Performers Come to Celebrate African Ancestry Month

Photo by Hope Patti

Ramapo hosted its second annual African Ancestry Month opening proclamation on Feb. 2. The event, opened by Tamika Quick, also featured a speech from President Peter Mercer and a performance by Chiku Awali African Dance, Arts and Culture.

“Black History Month, or National African American History Month, is an annual celebration of the achievements of black Americans and a time for recognizing the central role of African Americans in U.S. history,” said Quick, assistant director for equity and diversity programs.

She went on to explain that the celebration came from Negro History Week, started by historian Carter Woodson and his organization, the Association for the Study of Negro Life and History, in 1926. The second week of February was chosen to coincide with the birthdays of Abraham Lincoln and Frederick Douglass.

“The event inspired schools and communities nationwide to organize local celebrations, establish history clubs and host performances and lectures,” said Quick. “By the late 1960s, thanks in part to the Civil Rights Movement and a growing awareness of black identity, Negro History Week had evolved into Black History Month on many college campuses.”

That is how it became the nationwide observance as we know it today.

“President Gerald R. Ford officially recognized Black History Month in 1976, calling upon the public to seize the opportunity to honor the too often neglected accomplishments of black Americans in every area endeavored throughout our history,” said Quick.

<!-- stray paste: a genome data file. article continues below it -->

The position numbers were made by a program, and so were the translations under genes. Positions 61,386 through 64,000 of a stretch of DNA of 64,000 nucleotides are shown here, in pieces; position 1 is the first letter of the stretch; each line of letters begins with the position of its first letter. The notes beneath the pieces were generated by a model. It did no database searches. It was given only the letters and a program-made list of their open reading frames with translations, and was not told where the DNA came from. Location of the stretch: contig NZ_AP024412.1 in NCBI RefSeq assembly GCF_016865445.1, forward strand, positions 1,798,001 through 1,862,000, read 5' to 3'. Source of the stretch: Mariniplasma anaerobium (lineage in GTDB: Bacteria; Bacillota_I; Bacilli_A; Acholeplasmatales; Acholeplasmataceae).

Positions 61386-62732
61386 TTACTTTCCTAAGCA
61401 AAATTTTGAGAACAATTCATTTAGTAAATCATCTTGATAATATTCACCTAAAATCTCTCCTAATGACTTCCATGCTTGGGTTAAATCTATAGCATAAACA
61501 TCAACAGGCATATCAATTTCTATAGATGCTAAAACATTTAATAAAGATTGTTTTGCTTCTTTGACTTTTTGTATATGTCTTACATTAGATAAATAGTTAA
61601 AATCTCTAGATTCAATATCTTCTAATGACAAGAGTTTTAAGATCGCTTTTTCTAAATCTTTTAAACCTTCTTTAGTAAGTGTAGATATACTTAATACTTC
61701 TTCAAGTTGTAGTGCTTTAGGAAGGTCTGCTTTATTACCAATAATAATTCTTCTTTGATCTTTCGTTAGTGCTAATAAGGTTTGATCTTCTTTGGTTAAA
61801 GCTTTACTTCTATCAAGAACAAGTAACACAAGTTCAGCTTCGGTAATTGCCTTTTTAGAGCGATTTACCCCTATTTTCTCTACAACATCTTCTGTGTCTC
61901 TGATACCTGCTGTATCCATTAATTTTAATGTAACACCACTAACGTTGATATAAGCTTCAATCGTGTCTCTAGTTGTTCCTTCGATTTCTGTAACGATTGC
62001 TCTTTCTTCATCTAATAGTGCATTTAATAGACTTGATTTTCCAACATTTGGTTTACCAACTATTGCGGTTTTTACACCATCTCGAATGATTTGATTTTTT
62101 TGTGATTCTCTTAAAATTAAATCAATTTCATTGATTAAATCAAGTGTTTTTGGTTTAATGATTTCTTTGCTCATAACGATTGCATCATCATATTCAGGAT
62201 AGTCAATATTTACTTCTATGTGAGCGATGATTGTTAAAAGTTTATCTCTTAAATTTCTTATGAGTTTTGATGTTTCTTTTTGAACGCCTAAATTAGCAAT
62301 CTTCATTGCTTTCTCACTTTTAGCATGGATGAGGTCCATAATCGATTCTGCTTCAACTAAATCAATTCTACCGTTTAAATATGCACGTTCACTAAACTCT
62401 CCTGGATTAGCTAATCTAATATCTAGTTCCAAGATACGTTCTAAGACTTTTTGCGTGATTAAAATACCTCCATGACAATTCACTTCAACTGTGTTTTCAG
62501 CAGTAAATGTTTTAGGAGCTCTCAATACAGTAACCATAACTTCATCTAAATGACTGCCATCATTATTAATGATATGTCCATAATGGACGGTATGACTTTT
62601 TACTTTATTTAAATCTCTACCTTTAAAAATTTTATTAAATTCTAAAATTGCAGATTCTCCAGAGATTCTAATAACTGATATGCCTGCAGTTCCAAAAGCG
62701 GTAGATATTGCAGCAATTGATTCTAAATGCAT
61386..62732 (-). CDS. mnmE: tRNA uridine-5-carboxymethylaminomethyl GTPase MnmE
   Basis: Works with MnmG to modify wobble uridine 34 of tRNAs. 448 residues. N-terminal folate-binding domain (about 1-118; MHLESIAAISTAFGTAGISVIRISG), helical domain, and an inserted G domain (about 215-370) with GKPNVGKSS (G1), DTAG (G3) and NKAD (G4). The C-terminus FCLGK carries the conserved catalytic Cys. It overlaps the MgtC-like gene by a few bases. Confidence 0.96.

President Mercer then officially declared it African Ancestry Month at Ramapo College.

“We honor the rich heritage, history and accomplishments of African Americans and people of African descent both at Ramapo and nationwide,” said Mercer. “We at Ramapo College acknowledge and celebrate the continuous contributions that African Americans and people of African descent have made in our history and culture.”

After the proclamation, Quick invited members from Chiku Awali African Dance, Arts and Culture to perform for the audience.

Nana Yaa Oforiwaa Amanfo I, also known as Alexandreena Dixon, is from the Bepoase region of Ghana and the founder of Chiku Awali African Dance, Arts and Culture.

“We’re gonna make sure that you liven the room up. We’re gonna even do a little movement ourselves,” said Dixon as she taught a group of students and faculty the words and dance to Fanga Alafia, a Nigerian folk song.

Dancers then showcased their skills through several traditional dances meant to demonstrate their strength.

Finally, Dixon answered questions from the audience about her heritage and experiences.

“There were many things I didn’t expect,” she said in regard to a question about her first visit to her home country of Ghana. “You hear the stories, but until you are actually there in person and you see things like the slave dungeon and the last bath … there are no words for it.”

She also discussed the difficulty many African Americans have with their heritage.

“I think that most Africans have two emotions toward it. One of them is that I am thankful for where I am in this country to be able to benefit from some of the freedoms that we have,” Dixon said, “but then feeling ‘why did they take me?’ because if I were still [in Africa], I’d be even more powerful.”

By founding Chiku Awali African Dance, Arts and Culture, Dixon hopes to be able to bring home her experiences from Ghana and share them with those who will never get the chance to visit.

“My mother had gone to Africa 13 or 14 times, but she never brought home that experience to us,” Dixon said. “It wasn’t until I started this organization, in tribute to her legacy and to try and give my community information about not just African American history, but African history, that I began to realize that you do have to have a connection in some way with the continent through learning, studying and understanding what it meant for our people.”